The second fundamental difference between the political approaches of the two factions is that the Ramaphosa people seem to be under the impression that their opponents will be defeated by only "rational" methods. Therefore, it is commission after commission, court case after court case.
Much is being written about this so-called "lawfare" nowadays: the shifting of political contestation to the courts, which puts undue pressure on the latter. EFF leader and Mkhwebane ally Julius Malema recently made a threatening remark that the struggle is being taken to the courts because the anti-corruption proponents know they can't win the struggle in the streets.
This might become true, especially if the Ramaphosa faction loses touch with the ANC rank and file, as happened with Thabo Mbeki in the run-up to his removal as president of the country in 2008. Remnants of the old Mbeki group have since joined forces with Ramaphosa.
One hopes they have learned that lesson: control over the state apparatus (which can only ever be limited anyway) cannot replace control over the ANC. The Zuma hangers-on know this very well: they have always used the party as a vehicle in relation to the state, thus creating protective, party-based patronage networks for themselves.
The emphasis on institutions, laws, rules and regulations is essential in a constitutional democracy, but it only works up to a point. As indicated, the corrupt’s foul play knows no limits.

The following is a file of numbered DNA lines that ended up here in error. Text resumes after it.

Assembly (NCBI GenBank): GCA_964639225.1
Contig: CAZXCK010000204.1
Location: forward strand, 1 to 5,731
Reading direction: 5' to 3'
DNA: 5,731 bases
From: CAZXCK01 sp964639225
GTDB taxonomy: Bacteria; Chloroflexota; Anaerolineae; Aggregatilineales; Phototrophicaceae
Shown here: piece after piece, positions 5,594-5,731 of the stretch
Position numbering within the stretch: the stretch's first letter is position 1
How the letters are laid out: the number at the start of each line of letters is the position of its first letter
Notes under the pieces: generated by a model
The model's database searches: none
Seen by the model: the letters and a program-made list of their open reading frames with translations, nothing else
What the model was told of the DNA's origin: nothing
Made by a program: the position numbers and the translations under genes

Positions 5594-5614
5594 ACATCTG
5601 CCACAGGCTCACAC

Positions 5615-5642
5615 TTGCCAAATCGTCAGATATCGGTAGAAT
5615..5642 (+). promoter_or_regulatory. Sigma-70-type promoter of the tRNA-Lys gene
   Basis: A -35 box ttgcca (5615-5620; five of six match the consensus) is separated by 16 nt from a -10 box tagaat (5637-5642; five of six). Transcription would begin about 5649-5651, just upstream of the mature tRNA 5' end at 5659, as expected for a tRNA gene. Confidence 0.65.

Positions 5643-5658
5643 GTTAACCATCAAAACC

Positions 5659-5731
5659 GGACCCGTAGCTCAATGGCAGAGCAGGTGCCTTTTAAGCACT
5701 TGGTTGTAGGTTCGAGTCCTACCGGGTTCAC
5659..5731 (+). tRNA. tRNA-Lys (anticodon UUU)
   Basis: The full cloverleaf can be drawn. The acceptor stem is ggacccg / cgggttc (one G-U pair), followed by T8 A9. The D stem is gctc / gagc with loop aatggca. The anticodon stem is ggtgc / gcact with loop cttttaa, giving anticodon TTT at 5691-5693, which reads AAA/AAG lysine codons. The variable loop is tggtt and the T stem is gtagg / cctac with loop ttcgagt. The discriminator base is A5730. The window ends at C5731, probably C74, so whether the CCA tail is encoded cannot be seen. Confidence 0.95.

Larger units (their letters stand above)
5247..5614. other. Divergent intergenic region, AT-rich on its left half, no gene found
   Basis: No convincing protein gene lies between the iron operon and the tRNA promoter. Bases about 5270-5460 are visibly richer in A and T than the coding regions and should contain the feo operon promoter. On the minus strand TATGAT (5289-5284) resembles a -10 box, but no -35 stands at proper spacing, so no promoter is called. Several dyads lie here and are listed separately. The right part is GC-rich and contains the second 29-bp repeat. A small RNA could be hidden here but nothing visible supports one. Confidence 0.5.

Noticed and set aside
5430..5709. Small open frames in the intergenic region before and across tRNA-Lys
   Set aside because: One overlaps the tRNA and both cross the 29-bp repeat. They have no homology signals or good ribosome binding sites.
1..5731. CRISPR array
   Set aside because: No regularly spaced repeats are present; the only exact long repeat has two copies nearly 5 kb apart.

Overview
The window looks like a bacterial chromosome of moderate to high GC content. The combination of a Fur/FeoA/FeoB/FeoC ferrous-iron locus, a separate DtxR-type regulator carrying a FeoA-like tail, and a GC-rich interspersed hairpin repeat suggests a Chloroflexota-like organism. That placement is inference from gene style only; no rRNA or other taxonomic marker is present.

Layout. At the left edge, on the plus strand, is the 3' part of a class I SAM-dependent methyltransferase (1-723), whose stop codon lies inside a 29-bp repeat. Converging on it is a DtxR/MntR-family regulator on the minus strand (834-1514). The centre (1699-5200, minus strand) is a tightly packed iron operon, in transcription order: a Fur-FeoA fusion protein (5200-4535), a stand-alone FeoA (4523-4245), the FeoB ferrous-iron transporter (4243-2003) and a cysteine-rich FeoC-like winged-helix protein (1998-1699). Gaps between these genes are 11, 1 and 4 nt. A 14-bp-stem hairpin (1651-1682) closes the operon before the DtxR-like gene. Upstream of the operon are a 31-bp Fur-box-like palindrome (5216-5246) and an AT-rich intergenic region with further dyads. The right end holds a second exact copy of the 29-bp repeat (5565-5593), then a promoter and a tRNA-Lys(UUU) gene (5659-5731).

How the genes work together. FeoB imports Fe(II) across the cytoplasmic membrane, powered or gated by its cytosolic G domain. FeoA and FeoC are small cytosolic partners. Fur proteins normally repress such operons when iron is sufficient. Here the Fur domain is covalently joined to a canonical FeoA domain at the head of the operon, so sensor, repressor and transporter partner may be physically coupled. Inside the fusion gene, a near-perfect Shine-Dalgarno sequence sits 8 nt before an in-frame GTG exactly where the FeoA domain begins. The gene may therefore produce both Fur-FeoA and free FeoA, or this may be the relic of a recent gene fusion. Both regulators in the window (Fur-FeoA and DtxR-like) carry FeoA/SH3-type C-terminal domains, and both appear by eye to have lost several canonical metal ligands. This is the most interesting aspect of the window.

Given who he is dealing with, Ramaphosa should have known that his opponents would do anything to find the smallest blemish on his record. Hence the leakage of the emails showing he also knew some of the details of funding to his ANC presidential campaign. The campaign against Minister Pravin Gordhan is similar.
In this way, public discourse over the past few weeks was dominated by Ramaphosa's legal private funding, and public attention was shifted away from the illegal and actual large-scale theft and abuse of government money. Unfortunately, the media are embroiled in all of this.
At this stage, the media are duty-bound to measure every leak against its consequences for the anti-corruption effort. If the cleaning operation will be adversely affected, the information must be balanced.
For example, where are the news reports on the manipulation of ANC branches and membership numbers in provinces such as the Free State and the Eastern Cape over many years and also in the run-up to the Nasrec conference? Large sums of money were apparently paid over. Where are the leaks about Nkosazana Dlamini-Zuma's campaign funding?
The danger cannot be overstated: The Zuma faction is aiming for another recall, as was achieved with Mbeki. Against the background of deepening socio-economic distress, as confirmed by the hike in unemployment, rank and file members are even more susceptible to corruption in an ANC where bribery nowadays determines allegiances.
The ANC national executive committee's apparent support for Derek Hanekom after Zuma's attack on him suggests that the Ramaphosa group is still dominating. But for how long?
- Van der Westhuizen is associate professor at the Centre for the Advancement of Non-Racialism and Democracy at Nelson Mandela University.